Do not take perindopril if you are pregnant. If you become pregnant while taking perindopril, call your doctor immediately. Perindopril may harm the fetus.
Perindopril is used alone or in combination with other medications to treat high blood pressure. Perindopril is in a class of medications called angiotensin-converting enzyme (ACE) inhibitors. It makes blood flow more smoothly by preventing the production of certain natural chemicals that tighten the blood vessels.
Perindopril comes as a tablet to take by mouth. It is usually taken once or twice a day. Follow the directions on your prescription label carefully, and ask your doctor or pharmacist to explain any part you do not understand. Take perindopril exactly as directed. Do not take more or less of it or take it more often than prescribed by your doctor.
Your doctor may start you on a low dose of perindopril and gradually increase your dose.
Perindopril controls high blood pressure but does not cure it. Continue to take perindopril even if you feel well. Do not stop taking perindopril without talking to your doctor.
This medication may be prescribed for other uses; ask your doctor or pharmacist for more information.
Before taking perindopril,
- tell your doctor and pharmacist if you are allergic to perindopril, benazepril (Lotensin), captopril (Capoten), enalapril (Vasotec), fosinopril (Monopril), lisinopril (Prinivil, Zestril), moexipril (Univasc), quinapril (Accupril), ramipril (Altace), trandolapril (Mavik), or any other medications.
- tell your doctor if you have diabetes (high blood sugar) and you are taking aliskiren (Tekturna, in Amturnide, Tekamlo, Tekturna HCT). Your doctor will probably tell you not to take perindopril if you have diabetes and you are also taking aliskiren.
- tell your doctor and pharmacist what prescription and nonprescription medications, vitamins, nutritional supplements, and herbal products you are taking. Be sure to mention any of the following: cyclosporine (Neoral, Sandimmune), diuretics ('water pills'), heparin, indomethacin (Indocin), lithium (Eskalith, Lithobid), and potassium supplements (K-Dur, Klor-Con, others). Your doctor may need to change the doses of your medications or monitor you carefully for side effects.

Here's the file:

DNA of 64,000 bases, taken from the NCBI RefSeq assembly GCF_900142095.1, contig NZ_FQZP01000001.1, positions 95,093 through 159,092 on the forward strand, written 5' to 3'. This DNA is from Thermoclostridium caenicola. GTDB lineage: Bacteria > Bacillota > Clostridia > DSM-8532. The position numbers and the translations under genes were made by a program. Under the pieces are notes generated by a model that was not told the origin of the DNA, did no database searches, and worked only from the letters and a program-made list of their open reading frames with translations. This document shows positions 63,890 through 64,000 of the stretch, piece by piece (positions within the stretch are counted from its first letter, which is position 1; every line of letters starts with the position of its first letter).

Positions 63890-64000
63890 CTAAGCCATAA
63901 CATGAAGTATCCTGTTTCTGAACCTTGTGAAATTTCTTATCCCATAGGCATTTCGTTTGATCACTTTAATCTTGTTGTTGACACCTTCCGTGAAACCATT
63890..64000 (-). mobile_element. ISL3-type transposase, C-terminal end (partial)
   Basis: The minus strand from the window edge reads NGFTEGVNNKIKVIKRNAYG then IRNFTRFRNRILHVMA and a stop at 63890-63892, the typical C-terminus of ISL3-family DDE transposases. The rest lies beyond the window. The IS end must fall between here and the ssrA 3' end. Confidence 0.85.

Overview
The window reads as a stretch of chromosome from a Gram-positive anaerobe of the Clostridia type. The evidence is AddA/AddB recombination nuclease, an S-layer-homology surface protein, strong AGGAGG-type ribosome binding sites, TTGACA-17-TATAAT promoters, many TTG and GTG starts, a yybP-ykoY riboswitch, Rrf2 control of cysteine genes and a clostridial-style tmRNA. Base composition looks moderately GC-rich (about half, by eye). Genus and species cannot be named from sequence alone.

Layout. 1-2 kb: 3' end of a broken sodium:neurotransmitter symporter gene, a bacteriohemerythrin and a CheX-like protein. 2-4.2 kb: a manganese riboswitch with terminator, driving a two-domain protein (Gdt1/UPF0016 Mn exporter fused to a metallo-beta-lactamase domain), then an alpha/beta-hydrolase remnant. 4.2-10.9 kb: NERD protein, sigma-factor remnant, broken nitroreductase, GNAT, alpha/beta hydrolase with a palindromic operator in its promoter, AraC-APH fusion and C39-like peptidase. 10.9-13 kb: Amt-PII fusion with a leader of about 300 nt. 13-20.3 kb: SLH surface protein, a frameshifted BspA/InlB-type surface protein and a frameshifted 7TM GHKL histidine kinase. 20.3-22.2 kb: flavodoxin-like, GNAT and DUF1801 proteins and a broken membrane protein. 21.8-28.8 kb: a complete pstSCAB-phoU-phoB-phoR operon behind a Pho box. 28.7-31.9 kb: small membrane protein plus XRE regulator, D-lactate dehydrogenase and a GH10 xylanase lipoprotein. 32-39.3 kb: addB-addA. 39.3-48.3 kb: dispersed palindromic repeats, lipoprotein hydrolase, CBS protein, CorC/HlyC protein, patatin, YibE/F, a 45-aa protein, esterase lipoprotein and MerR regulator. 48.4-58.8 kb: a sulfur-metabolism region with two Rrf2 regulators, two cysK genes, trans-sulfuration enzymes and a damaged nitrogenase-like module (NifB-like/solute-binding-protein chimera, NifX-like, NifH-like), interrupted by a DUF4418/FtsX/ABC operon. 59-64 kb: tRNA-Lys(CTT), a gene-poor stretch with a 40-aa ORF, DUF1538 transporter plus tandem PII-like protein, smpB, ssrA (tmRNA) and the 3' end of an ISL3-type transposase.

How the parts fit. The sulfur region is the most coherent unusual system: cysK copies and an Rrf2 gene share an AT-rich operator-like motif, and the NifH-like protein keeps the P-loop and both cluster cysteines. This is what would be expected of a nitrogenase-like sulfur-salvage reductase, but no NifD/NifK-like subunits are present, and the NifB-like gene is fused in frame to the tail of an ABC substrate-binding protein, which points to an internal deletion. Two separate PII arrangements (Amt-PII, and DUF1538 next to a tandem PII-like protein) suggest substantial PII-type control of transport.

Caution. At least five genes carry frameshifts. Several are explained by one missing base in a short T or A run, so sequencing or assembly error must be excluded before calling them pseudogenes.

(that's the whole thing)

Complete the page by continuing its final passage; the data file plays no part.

- tell your doctor if you are on dialysis and if have or have ever had heart failure; lupus (SLE); scleroderma; diabetes; swelling of the face, throat, tongue, lips, eyes, hands, feet, ankles, and/or lower legs (angioedema); or kidney or liver disease.
- tell your doctor if you plan to become pregnant or are breast-feeding.
- you should know that diarrhea, vomiting, not drinking enough fluids, and sweating a lot can cause a drop in blood pressure, which may cause lightheadedness and fainting.
Talk to your doctor before using salt substitutes containing potassium. If your doctor prescribes a low-salt or low-sodium diet, follow these directions carefully.
Take the missed dose as soon as you remember it. However, if it is almost time for the next dose, skip the missed dose and continue your regular dosing schedule. Do not take a double dose to make up for a missed one.
Perindopril may cause side effects. Tell your doctor if any of these symptoms are severe or do not go away:
- stomach pain
- upset stomach
Some side effects can be serious. The following symptoms are uncommon, but if you experience any of them, call your doctor immediately:
- swelling of the face, throat, tongue, lips, eyes, hands, feet, ankles, or lower legs
- difficulty swallowing or breathing
- fever, sore throat, chills, and other signs of infection
- irregular or rapid heartbeats
Perindopril may cause other side effects. Call your doctor if you have any unusual problems while taking this medication.
If you experience a serious side effect, you or your doctor may send a report to the Food and Drug Administration's (FDA) MedWatch Adverse Event Reporting program online [at Web Site] or by phone [1-800-332-1088].
Keep this medication in the container it came in, tightly closed, and out of reach of children. Store it at room temperature and away from excess heat and moisture (not in the bathroom). Throw away any medication that is outdated or no longer needed. Talk to your pharmacist about the proper disposal of your medication.
In case of overdose, call your local poison control center at 1-800-222-1222. If the victim has collapsed or is not breathing, call local emergency services at 911.
Keep all appointments with your doctor.
Do not let anyone else take your medication. Ask your pharmacist any questions you have about refilling your prescription.
It is important for you to keep a written list of all of the prescription and nonprescription (over-the-counter) medicines you are taking, as well as any products such as vitamins, minerals, or other dietary supplements. You should bring this list with you each time you visit a doctor or if you are admitted to a hospital. It is also important information to carry with you in case of emergencies.
AHFS® Consumer Medication Information. © Copyright, The American Society of Health-System Pharmacists, Inc., 7272 Wisconsin Avenue, Bethesda, Maryland. All Rights Reserved. Duplication for commercial use must be authorized by ASHP.
Selected Revisions: October 15, 2012.